“I think we had a pretty decent start with the new brakes, a lot of the development stuff. I think knowing we had to reset and go to a totally different package, we looked at a lot of different things that were in our control, too, mechanically and setups, areas that we can improve.

“It’s always hard to know. I think you set your sights on having the performance and being able to race for a race win, which I think personally we had the car to beat this weekend. It was definitely a very strong car.”

IndyCar returns to NBCSN on April 9 at Long Beach.

Scott Dixon leads morning warm-up while Ryan Hunter-Reay crashes

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Scott Dixon put his No. 9 GED Light LED Honda on top of the speed charts in morning warm-up for the Firestone Grand Prix of St. Petersburg. Dixon’s fastest lap was a 1:01.929 and he was the only driver to break into the 1:01 bracket during the 30-minute session. Helio Castroneves, Simon Pagenaud, Spencer Pigot, and Graham Rahal completed the top five.

However it was an accident for Ryan Hunter-Reay about halfway through the session that was the main story line that emerged coming out of it.

In what has been the scariest moment of the weekend to date, Hunter-Reay speared into the turn 10 tire barriers about 15 minutes into the session. The Andretti Autosport driver reported he suffered a rear brake failure, which sent him straight off at one of the fastest parts of the St. Petersburg street circuit.

“Brake pedal went to the floor. One of the scarier feelings you ever had in a car. Needed every bit of the tires,” he told IndyCar Radio afterward.

Times are below. Coverage of the Firestone Grand Prix of St. Petersburg begins at 12:00 p.m. ET.

Honda teams resurgent in St. Petersburg

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The troubles with Honda’s aero kit have been well documented. And even with Chip Ganassi Racing back under the Honda umbrella, the freeze in aerodynamic development led many to think that things wouldn’t be much better in 2017.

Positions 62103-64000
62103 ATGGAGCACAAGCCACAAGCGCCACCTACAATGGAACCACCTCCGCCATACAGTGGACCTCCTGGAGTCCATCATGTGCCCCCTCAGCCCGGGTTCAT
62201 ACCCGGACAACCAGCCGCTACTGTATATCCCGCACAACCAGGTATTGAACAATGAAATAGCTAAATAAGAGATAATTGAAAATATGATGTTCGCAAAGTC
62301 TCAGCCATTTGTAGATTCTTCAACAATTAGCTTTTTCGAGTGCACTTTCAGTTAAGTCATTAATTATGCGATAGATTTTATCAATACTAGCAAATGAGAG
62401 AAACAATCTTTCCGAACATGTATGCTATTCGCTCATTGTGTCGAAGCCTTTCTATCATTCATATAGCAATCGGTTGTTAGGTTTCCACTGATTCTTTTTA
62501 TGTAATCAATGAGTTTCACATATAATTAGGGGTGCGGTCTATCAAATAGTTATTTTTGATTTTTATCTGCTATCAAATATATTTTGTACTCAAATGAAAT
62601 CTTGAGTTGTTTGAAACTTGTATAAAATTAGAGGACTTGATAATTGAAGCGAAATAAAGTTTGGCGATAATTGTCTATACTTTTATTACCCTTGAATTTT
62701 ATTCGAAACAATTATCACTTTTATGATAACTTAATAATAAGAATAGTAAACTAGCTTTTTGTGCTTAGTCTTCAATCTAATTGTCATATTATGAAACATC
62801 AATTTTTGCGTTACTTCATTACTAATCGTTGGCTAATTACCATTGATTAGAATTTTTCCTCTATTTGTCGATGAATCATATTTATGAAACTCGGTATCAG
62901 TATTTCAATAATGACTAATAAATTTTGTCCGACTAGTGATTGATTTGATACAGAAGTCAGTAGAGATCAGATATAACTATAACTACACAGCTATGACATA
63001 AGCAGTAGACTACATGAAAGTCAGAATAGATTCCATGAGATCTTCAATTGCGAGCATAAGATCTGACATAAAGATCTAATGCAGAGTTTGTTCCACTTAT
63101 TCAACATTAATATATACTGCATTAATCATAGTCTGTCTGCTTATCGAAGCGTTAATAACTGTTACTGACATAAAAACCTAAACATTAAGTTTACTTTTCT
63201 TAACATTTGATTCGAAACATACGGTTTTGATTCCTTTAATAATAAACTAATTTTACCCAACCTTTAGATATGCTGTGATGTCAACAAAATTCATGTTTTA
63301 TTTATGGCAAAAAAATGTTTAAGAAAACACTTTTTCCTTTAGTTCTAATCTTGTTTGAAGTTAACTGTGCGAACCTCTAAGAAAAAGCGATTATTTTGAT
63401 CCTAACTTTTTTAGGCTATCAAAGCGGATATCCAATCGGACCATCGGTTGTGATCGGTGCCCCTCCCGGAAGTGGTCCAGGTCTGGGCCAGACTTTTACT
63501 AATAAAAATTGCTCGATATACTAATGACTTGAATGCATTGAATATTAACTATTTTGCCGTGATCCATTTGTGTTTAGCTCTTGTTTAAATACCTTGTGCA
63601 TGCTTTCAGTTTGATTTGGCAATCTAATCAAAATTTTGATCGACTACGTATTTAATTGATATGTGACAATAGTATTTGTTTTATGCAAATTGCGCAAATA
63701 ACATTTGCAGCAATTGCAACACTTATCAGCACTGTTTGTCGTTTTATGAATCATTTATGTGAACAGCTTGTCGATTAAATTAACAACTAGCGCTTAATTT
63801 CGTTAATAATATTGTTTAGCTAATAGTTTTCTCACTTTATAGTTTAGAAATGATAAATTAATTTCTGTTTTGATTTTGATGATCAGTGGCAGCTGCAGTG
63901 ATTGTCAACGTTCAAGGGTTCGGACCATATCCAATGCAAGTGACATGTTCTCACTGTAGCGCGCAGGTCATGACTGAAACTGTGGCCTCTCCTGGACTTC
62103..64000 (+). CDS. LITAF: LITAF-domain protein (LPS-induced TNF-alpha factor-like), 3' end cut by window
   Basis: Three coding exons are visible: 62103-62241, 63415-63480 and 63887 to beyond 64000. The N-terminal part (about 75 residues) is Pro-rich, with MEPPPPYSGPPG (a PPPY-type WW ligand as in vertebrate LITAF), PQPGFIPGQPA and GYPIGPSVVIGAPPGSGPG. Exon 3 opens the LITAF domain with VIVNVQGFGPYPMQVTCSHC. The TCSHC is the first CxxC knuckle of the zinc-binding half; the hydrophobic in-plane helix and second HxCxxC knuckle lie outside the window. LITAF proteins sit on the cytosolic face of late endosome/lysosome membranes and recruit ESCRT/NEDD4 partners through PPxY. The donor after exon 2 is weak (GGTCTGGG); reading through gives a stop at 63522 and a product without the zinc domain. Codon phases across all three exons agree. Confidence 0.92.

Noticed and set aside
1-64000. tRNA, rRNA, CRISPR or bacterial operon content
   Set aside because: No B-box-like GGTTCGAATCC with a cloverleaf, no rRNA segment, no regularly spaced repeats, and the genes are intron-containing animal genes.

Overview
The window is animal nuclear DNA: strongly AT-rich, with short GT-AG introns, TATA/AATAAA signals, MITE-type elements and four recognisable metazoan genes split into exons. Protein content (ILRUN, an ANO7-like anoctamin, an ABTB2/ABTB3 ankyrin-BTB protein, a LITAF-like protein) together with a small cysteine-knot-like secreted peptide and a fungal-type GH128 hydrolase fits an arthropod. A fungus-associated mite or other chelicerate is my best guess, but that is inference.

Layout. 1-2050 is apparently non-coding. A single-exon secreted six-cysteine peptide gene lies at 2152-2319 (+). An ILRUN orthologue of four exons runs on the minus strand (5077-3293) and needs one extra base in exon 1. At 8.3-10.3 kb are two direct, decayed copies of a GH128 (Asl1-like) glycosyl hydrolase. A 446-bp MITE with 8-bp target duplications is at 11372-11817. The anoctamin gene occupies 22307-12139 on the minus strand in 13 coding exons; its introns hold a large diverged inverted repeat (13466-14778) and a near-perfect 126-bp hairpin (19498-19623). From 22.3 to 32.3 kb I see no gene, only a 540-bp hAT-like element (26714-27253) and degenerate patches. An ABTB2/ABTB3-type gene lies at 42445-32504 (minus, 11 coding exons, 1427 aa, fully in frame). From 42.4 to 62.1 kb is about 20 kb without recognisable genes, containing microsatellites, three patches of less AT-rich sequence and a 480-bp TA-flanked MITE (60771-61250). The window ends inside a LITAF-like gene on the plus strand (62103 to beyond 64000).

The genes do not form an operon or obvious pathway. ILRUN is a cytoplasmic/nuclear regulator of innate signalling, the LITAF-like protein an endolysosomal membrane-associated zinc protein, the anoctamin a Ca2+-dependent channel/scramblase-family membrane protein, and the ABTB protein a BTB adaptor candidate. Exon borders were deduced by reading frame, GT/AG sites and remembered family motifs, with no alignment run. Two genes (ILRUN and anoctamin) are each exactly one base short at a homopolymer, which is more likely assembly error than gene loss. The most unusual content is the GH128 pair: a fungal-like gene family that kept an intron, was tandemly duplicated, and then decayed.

However, if Friday practice and Saturday qualifying were any indication, Honda has found some serious speed. Honda entries led all three practice sessions (Marco Andretti led the first session, and Scott Dixon led the second and third sessions) and Hondas took eight of the top ten spots in qualifying for Sunday’s Firestone Grand Prix of St. Petersburg. Further, four Hondas made the Firestone Fast Six, their best qualifying performance since the aero kit era began in 2015.

Surprisingly, though, Dixon expressed disappointment. As he explained, an error on his behalf may have cost him the pole. “That was just on me unfortunately. We have a super fast car and should have been on pole,” he asserted. “I just messed up a little on my fastest lap there. I’m obviously disappointed, but the team has four fast cars. We’re working together great with Honda and I can’t wait to start the race tomorrow. Hopefully we’ll have the GE car up front when it counts.”

Takuma Sato, who qualified fifth, detailed that despite a very small window with which to work, Honda has clearly made gains. “It’s really a great job from Honda over the course of the winter. I know it’s a frozen package. We can do very little things, but I think engine development as well as how you try and use the car and the package, I think today is a result that we are really coming back in strong,” said the Andretti Autosport driver.

James Hinchcliffe leads teammate Mikhail Aleshin. Photo: IndyCar

James Hinchcliffe, who qualified third, detailed that, even though Chevrolet held the upper hand, no one within Honda or its IndyCar teams were laying down. “We were always pushing and always trying to improve. Certainly if you look at the results, it was leaning in (Chevrolet’s) favor for a while, but Honda is not one to lay down and just take a beating, so yeah, I think you’ve seen a lot of that.”

The Schmidt Peterson Motorsports Driver also noted that the aero kit freeze actually helped the Honda teams further understand their aerodynamics as the package went unchanged. “Coming into the start of ’16, all the Honda teams were dealing with a brand new aero kit. We were doing a second consecutive year of starting from scratch essentially where the other manufacturer wasn’t going through that. So now that we’ve got a year of development under it, it was natural that we were going to gain more.”